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Laughter Touches the Soul

Laughter Touches the Soul

After an Alcoholics Anonymous meeting last night, a new woman was close to tears as she talked to another woman about how tragic the current condition of her life seemed to be. She was clear that everything negative she was experiencing was a direct result of her drinking. She had attended a few meetings and was convinced she was alcoholic. She seemed to think this admission was like a death sentence and she would never be able to enjoy life again. I interrupted and asked her to stop and just listen. Several small groups of people were standing around the room engaged in many different conversations but the one noise that was universal, the one that could be heard above everything else was the laughter.

There’s something magical that takes place when alcoholics come together and laugh. I know laughter is healing for everyone but, with alcoholics, it’s magical and that is different.

As drinkers, alcoholics have roared through the lives of other people as though they weren’t there. Alcoholics demand more from life than is possible, they have made promises after promises, after promises and have broken them all. As the disease gets worse many put themselves and possibly their families in harm’s way. Alcoholics seldom cared about who would get hurt or what the consequences might be. Alcoholics want the next drink and feel as though they should always get what they want. Selfish and self centered is the common thread among alcoholics and yet the alcoholic insists no one is being hurt by his choices and behaviors. Sober and in recovery, telling his story, the alcoholic reports it as if her never believed the rules applied to him.

More than one alcoholic talks about having their driver’s license revoked and driving anyway almost as if they are saying, “you really don’t need that little piece of paper to operate a car”. Those listening to the story laugh because their own stories are riddled with “the rules don’t apply to me” stories. “I am only driving to work, I just need to take the kids to school. I am going to visit my parents”. The alcoholic makes excuses that seem reasonable if he had been told to “cut down” on his driving. But to stop driving altogether? The alcoholic will rationalize and justify as adamantly as he will when entering Alcoholics Anonymous and hearing we don’t drink alcohol, period.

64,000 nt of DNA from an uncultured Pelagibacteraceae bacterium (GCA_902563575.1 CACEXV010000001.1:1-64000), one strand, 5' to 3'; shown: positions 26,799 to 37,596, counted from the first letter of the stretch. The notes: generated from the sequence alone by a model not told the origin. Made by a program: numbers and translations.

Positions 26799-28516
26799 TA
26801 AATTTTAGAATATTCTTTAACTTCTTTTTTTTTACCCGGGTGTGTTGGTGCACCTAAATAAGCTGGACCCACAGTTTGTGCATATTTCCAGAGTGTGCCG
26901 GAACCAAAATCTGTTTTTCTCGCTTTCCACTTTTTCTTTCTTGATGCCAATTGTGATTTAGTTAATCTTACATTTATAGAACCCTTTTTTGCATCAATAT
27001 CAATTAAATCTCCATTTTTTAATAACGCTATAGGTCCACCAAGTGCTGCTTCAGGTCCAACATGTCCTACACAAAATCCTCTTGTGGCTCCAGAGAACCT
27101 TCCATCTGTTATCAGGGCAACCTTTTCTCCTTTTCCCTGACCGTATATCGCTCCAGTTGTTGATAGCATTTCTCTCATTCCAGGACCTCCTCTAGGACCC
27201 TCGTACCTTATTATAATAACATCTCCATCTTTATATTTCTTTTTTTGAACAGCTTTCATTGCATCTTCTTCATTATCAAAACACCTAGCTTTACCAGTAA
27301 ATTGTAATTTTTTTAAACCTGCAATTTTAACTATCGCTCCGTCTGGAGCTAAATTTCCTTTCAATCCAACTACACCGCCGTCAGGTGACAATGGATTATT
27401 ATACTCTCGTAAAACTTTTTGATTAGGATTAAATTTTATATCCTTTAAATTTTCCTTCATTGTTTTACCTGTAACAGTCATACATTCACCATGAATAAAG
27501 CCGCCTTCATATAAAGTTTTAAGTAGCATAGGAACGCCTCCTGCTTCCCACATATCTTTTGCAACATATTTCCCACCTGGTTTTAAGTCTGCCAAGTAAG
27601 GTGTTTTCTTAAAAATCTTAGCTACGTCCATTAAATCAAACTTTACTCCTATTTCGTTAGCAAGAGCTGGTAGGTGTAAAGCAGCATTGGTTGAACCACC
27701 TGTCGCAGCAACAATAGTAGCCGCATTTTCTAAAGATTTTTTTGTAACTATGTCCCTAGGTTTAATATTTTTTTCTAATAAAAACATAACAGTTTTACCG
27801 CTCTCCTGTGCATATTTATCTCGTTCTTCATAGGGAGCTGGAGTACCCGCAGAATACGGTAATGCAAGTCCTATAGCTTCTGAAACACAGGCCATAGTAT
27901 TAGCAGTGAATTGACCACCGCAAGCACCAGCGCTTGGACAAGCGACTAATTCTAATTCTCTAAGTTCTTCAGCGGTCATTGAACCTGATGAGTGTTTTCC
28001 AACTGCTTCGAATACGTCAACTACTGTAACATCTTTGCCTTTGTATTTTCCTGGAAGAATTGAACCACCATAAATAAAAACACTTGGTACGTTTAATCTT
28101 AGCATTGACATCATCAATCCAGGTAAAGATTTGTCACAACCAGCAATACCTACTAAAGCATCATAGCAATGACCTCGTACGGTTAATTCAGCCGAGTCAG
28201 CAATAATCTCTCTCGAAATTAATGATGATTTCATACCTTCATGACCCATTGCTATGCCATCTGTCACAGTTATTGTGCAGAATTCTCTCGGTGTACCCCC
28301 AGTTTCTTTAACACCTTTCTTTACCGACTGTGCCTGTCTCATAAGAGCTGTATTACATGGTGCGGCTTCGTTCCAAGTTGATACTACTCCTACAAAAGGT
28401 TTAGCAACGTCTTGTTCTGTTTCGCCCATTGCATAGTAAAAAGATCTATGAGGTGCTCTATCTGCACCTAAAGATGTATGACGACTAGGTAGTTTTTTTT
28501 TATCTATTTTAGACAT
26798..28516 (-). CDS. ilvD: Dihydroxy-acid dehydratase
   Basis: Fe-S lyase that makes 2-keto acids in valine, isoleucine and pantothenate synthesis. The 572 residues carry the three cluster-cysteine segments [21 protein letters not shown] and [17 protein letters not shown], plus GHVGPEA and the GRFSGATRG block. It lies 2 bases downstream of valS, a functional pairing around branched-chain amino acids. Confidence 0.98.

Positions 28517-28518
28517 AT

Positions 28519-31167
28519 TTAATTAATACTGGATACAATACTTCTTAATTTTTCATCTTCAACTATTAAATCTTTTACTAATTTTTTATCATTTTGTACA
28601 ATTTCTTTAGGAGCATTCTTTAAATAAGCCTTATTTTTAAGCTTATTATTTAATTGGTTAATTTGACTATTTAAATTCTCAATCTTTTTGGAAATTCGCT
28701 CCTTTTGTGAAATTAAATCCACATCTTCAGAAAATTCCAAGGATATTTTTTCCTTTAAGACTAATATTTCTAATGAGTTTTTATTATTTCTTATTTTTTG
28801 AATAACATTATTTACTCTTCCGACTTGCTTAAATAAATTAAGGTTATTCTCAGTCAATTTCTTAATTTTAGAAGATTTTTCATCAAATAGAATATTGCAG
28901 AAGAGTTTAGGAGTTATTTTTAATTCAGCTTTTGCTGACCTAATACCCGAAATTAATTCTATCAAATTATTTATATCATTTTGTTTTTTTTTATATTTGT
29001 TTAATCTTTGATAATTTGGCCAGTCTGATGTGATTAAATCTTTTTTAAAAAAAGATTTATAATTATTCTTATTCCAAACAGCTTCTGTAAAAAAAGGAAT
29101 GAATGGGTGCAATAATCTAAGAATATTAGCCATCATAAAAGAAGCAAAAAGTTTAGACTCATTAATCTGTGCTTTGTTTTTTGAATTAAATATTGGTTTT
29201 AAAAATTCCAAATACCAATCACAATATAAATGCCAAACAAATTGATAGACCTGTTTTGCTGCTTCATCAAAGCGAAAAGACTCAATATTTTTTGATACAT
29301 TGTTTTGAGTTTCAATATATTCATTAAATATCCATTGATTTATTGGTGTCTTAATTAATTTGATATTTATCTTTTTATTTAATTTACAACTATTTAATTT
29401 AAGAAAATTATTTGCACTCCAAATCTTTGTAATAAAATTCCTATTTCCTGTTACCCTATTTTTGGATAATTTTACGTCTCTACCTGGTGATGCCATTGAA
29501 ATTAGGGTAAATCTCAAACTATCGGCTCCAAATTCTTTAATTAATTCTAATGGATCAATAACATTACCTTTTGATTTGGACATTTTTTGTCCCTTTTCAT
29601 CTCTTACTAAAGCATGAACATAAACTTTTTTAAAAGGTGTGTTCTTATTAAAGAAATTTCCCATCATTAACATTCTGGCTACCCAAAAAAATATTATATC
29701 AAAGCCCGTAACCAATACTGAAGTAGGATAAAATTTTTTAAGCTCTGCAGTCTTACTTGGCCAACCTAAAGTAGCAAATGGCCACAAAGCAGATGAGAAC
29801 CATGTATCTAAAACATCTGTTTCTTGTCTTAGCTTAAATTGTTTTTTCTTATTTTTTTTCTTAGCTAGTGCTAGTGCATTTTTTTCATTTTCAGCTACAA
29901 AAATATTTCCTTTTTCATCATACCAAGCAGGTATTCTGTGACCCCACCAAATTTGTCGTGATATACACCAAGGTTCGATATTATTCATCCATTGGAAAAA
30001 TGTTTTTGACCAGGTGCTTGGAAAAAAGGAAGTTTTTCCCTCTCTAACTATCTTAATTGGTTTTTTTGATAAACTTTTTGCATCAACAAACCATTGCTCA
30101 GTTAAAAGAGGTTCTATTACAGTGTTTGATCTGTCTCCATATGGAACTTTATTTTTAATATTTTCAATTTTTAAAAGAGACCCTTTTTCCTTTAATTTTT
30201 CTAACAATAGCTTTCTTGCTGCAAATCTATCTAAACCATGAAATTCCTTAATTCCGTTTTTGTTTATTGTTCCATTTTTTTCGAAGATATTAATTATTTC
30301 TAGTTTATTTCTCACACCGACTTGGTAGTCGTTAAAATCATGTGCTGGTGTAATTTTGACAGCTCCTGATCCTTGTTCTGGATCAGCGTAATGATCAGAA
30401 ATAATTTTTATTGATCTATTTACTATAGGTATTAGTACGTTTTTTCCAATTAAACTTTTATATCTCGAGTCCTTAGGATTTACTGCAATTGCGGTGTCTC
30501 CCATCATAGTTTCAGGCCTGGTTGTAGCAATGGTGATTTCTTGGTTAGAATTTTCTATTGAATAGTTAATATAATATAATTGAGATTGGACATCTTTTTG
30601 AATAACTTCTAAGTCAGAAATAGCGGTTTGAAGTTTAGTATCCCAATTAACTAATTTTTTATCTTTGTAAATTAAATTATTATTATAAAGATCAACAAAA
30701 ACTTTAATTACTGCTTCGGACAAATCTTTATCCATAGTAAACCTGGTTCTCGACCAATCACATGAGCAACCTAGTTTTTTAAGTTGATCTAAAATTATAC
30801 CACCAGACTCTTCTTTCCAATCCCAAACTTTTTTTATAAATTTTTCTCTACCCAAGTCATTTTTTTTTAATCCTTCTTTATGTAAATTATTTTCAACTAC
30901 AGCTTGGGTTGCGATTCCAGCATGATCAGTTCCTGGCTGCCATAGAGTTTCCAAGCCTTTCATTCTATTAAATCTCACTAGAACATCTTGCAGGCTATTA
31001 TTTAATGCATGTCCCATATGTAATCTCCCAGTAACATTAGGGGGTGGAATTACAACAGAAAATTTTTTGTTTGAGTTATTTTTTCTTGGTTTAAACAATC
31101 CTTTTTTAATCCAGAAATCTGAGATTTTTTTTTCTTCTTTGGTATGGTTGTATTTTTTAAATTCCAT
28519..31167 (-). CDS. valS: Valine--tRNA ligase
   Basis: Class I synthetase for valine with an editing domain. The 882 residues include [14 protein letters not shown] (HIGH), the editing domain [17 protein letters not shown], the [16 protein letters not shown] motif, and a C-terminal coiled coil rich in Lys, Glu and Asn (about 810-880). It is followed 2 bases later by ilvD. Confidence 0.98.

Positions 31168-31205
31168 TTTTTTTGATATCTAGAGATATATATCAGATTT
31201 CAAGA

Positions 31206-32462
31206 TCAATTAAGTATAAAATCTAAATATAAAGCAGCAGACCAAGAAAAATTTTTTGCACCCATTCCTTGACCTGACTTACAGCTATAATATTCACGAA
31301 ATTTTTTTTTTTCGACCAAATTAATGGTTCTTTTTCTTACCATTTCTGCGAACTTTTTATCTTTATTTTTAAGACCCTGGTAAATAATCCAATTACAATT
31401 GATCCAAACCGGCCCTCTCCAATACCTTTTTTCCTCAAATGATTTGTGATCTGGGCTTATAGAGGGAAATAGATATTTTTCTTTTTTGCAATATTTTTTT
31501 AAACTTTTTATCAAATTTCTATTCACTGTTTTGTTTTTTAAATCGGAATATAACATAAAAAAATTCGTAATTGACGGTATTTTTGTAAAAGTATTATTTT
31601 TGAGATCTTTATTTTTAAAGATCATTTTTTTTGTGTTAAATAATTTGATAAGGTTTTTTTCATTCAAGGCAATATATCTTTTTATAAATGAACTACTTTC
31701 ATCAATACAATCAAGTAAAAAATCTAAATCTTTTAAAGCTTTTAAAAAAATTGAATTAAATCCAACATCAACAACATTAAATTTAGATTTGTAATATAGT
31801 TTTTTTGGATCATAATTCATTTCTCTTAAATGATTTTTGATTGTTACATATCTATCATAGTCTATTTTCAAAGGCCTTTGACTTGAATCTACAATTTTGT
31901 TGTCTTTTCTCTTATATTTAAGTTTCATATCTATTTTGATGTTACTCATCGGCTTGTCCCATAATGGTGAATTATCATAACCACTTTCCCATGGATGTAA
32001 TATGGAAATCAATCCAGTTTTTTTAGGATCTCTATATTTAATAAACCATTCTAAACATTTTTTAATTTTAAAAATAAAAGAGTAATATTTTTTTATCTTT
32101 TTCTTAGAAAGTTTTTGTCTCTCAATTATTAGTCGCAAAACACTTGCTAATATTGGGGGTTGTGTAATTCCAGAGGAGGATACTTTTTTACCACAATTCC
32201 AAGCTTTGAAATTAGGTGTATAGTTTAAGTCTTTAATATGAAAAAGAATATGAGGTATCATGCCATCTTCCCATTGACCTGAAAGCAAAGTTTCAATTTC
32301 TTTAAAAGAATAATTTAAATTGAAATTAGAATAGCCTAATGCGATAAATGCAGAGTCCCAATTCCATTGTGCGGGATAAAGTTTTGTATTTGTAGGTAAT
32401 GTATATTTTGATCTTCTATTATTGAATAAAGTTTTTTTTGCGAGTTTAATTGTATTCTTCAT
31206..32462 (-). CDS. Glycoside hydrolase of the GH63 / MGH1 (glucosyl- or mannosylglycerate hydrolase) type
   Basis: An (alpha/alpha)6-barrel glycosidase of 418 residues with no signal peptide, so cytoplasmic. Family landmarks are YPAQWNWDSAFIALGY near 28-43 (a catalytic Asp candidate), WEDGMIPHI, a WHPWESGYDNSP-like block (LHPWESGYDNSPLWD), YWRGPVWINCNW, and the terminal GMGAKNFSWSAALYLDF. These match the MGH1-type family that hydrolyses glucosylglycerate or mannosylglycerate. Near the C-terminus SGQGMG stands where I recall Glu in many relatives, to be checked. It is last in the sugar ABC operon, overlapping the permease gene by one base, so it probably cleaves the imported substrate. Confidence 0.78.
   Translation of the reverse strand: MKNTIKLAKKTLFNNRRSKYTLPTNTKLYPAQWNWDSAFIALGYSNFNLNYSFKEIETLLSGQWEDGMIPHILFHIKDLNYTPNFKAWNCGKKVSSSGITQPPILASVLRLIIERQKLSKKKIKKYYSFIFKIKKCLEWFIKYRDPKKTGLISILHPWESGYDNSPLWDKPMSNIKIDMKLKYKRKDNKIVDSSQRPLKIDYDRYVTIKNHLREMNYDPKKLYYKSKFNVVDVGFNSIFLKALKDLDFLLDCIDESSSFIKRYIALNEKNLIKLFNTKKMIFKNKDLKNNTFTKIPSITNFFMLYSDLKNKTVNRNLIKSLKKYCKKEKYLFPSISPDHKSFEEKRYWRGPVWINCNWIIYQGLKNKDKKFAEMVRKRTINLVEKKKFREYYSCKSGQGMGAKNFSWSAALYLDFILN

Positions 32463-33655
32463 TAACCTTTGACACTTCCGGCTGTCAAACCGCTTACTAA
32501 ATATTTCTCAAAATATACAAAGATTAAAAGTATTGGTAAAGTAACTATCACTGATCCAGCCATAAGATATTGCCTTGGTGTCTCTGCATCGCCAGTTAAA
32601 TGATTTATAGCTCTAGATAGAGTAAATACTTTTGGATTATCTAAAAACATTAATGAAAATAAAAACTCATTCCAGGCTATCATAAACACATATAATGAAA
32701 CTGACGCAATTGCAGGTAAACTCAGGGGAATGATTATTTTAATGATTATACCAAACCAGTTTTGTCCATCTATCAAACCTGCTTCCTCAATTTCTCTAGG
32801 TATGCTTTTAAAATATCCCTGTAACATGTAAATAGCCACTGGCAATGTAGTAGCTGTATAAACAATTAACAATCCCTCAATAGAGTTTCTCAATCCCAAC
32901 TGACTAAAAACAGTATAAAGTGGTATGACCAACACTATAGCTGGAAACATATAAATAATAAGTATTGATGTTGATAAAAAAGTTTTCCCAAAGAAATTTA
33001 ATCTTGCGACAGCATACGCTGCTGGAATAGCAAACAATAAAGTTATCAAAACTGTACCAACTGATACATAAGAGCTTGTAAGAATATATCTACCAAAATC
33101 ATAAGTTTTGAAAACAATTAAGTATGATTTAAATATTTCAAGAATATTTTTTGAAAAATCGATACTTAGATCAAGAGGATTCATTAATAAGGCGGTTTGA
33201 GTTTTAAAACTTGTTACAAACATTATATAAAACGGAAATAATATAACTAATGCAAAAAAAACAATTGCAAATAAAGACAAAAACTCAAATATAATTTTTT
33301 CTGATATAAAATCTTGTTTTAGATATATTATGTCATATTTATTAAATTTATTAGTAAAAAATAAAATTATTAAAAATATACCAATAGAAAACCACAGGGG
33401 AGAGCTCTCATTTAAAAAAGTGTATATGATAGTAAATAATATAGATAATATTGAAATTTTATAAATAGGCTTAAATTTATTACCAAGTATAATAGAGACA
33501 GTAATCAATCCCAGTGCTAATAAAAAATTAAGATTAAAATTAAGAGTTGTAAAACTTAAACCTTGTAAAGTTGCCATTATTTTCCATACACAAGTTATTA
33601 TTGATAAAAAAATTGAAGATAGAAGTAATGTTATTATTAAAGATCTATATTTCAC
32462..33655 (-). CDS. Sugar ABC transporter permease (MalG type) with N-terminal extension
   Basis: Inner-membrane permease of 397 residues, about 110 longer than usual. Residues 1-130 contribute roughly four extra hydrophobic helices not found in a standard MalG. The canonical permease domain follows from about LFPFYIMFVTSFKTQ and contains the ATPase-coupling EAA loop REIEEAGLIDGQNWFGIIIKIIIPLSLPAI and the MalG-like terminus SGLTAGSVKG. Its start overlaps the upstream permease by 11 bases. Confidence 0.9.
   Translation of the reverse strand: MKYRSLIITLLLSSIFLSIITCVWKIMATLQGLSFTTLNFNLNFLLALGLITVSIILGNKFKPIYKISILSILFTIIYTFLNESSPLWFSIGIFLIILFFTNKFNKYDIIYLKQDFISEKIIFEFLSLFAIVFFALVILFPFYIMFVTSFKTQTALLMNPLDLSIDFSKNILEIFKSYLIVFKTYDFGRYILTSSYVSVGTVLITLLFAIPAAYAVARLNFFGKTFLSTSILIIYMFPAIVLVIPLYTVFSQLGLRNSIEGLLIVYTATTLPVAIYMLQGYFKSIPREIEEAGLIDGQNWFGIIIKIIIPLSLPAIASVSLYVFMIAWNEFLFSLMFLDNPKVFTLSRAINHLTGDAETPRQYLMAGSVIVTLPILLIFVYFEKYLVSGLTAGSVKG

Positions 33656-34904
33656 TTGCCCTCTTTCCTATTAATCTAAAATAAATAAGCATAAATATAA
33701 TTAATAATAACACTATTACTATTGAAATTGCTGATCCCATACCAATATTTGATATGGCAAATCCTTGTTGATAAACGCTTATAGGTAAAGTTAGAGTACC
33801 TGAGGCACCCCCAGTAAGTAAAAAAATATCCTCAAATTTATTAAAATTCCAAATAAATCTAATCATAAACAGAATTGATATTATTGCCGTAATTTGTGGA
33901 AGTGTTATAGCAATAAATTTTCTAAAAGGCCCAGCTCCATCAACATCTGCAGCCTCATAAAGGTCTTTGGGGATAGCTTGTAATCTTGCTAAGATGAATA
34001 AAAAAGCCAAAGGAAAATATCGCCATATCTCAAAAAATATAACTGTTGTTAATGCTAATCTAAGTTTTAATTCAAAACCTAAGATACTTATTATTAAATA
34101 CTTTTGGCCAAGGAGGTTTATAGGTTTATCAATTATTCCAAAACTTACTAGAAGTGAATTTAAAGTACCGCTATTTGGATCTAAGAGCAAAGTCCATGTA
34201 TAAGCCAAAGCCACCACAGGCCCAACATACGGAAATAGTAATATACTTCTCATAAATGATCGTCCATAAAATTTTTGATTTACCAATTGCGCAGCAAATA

At the airport, “the white zone is for loading and unloading only. No parking.” The alcoholic parks his car to meet his wife at baggage claim. Returning to the car, he begins arguing with the sheriff when he finds the sheriff ticketing his car. “I wasn’t parked,” the alcoholic insists “I was getting my wife’s luggage so we could load.” The alcoholic always feels as though he should have a different version of the rule. Once again his wife is mortified by his behavior. One more time he has embarrassed her.

It’s stories like these that we bring with us when we finally surrender our right to drink alcohol and go to Alcoholics Anonymous. We bring stories of shame, guilt, incomprehensible demoralization, broken promises, criminal activity, fears, frustrations and infidelities. Initially, these are our secrets. No one will hear these stories. We are in fear of being judged, ridiculed, maybe even asked to leave. We each entered AA with self centered, ego driven belief systems. These systems begin to shift to healthier perspectives through the laughter of identification. The alcoholic is not laughing at the mess he made, he is laughing because he is not the only one who made a mess and if there are others who have began to change, maybe he can too.

Alcoholism is a physical disease, a mental compulsion and a spiritual malady. The solution is spiritual. That is, there is no medicine an alcoholic can take to solve his problems, there is no mental health clinic that can resolve the “curious mental twists” alcoholics experience but there is a power deep within every alcoholic that can convert the spiritual malady in to spiritual power.